I know that I can simply use bucket array for associative container if I have uniformly distributed integer keys or keys that can be mapped into uniformly distributed integers. If I can create the array big enough to ensure a certain load factor (which assumes the collection is not too dynamic), than the expected number of collisions for a key will be bounded, because this is simply hash table with identity hash function.
Edit: I view strings as equivalent to positional fractions in the range [0..1]. So they can be mapped into any integer range by multiplication and taking floor of the result.
I can also do prefix queries efficiently, just like with tries. I presume (without knowing a proof) that the expected number of empty slots corresponding to a given prefix that have to be skipped sequentially before the first bucket with at least one element is reached is also going to be bounded by constant (again depending on the chosen load factor).
And of course, I can do stabbing queries in worst-case constant time, and range queries in solely output sensitive linear expected time (if the conjecture of denseness from the previous paragraph is indeed true).
What are the advantages of a tries then?
If the distribution is uniform, I don't see anything that tries do better. But I may be wrong.
If the distribution has large uncompensated skew (because we had no prior probabilities or just looking at the worst case), the bucket array performs poorly, but tries also become heavily imbalanced, and can have linear worst case performance with strings of arbitrary length. So the use of either structure for your data is questionable.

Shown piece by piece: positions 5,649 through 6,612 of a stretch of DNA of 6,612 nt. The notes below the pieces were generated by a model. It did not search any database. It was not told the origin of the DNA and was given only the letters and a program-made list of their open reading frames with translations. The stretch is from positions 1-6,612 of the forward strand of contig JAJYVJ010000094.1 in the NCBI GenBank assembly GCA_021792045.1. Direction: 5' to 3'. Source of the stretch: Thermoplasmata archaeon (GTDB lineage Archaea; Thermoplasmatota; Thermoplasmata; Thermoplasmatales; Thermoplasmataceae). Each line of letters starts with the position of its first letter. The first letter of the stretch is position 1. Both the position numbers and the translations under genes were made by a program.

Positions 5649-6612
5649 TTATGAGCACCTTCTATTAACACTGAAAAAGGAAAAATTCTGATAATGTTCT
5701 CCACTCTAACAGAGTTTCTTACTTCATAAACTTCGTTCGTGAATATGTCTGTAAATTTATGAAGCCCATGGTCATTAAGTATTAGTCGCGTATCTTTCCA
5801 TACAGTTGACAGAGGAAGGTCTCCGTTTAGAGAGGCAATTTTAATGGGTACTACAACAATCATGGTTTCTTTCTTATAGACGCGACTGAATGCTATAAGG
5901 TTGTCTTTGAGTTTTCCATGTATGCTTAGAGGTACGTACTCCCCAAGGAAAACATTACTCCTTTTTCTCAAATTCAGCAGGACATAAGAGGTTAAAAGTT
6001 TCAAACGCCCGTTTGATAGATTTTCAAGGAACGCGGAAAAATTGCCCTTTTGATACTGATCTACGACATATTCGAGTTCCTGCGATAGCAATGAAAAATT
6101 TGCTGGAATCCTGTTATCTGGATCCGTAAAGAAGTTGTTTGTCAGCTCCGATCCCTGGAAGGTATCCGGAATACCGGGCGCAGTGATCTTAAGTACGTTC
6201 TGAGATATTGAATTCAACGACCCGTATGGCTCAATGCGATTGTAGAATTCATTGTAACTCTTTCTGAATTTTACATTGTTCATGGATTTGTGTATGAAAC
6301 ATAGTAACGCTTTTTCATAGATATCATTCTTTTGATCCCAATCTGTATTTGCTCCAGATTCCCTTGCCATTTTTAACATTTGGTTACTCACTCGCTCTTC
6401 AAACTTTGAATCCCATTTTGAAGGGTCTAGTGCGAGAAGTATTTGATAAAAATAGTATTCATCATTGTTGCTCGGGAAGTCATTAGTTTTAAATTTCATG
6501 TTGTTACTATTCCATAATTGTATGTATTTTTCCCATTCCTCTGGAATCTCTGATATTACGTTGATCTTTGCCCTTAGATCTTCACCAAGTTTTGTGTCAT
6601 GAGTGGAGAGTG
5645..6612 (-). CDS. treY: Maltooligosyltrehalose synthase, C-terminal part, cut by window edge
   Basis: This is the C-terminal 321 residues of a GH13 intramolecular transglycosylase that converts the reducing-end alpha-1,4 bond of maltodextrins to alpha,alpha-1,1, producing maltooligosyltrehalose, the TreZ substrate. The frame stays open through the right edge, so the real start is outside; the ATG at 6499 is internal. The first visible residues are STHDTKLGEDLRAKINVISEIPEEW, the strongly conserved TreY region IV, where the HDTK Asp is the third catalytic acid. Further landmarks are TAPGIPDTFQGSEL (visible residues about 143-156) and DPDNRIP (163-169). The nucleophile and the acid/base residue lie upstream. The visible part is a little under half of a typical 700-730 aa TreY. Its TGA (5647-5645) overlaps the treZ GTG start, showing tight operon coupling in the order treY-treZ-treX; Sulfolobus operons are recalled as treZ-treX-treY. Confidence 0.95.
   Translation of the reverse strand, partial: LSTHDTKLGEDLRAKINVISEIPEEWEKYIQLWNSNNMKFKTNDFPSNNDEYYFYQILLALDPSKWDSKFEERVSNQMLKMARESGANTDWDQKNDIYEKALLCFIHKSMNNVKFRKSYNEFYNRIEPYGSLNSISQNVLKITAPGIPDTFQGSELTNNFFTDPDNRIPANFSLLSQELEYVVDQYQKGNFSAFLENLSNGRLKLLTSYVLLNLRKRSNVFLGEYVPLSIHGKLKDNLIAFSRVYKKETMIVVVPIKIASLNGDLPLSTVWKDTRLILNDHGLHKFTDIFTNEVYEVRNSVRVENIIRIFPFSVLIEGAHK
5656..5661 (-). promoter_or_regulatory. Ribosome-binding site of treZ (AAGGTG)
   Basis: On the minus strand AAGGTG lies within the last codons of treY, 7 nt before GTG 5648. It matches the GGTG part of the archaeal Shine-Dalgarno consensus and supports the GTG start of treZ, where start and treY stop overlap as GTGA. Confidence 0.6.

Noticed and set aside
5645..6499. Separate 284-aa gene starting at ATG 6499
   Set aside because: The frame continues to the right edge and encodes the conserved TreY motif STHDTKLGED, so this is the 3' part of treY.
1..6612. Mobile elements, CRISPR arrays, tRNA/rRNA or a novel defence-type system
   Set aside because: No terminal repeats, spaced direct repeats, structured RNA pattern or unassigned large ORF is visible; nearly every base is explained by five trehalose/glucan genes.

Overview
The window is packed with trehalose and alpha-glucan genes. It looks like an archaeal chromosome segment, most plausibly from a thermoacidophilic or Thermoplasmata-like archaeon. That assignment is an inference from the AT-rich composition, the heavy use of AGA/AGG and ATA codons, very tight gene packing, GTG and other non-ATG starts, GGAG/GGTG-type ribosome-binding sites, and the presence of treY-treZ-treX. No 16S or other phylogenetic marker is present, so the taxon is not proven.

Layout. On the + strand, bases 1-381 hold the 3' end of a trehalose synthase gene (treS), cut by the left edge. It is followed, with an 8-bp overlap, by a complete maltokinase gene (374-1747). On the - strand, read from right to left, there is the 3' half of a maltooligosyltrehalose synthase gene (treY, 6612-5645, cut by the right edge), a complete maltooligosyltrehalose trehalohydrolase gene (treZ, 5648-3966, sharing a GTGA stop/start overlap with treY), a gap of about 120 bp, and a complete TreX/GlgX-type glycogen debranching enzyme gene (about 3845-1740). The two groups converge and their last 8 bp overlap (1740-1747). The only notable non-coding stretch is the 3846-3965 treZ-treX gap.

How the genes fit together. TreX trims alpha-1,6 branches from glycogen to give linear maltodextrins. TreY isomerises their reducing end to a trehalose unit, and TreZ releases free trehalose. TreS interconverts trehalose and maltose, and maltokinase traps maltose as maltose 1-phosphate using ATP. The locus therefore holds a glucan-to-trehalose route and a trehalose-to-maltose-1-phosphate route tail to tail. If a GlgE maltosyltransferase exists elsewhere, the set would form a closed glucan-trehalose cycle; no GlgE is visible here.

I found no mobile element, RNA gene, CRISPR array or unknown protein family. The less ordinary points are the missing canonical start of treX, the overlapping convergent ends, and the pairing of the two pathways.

So my question is - what are the performance advantages of tries over bucket arrays that can be formally demonstrated? What kind of distributions elicit those advantages?
I was thinking of distributions with self-similar structure at different scales. I believe those are called fractal distributions, of which I confess to know nothing. May be then, if the distribution is prone to clustering at every scale, tries can provide superior performance, by keeping the load factor of each node similar, adding levels at dense regions as necessary - something that bucket arrays can not do.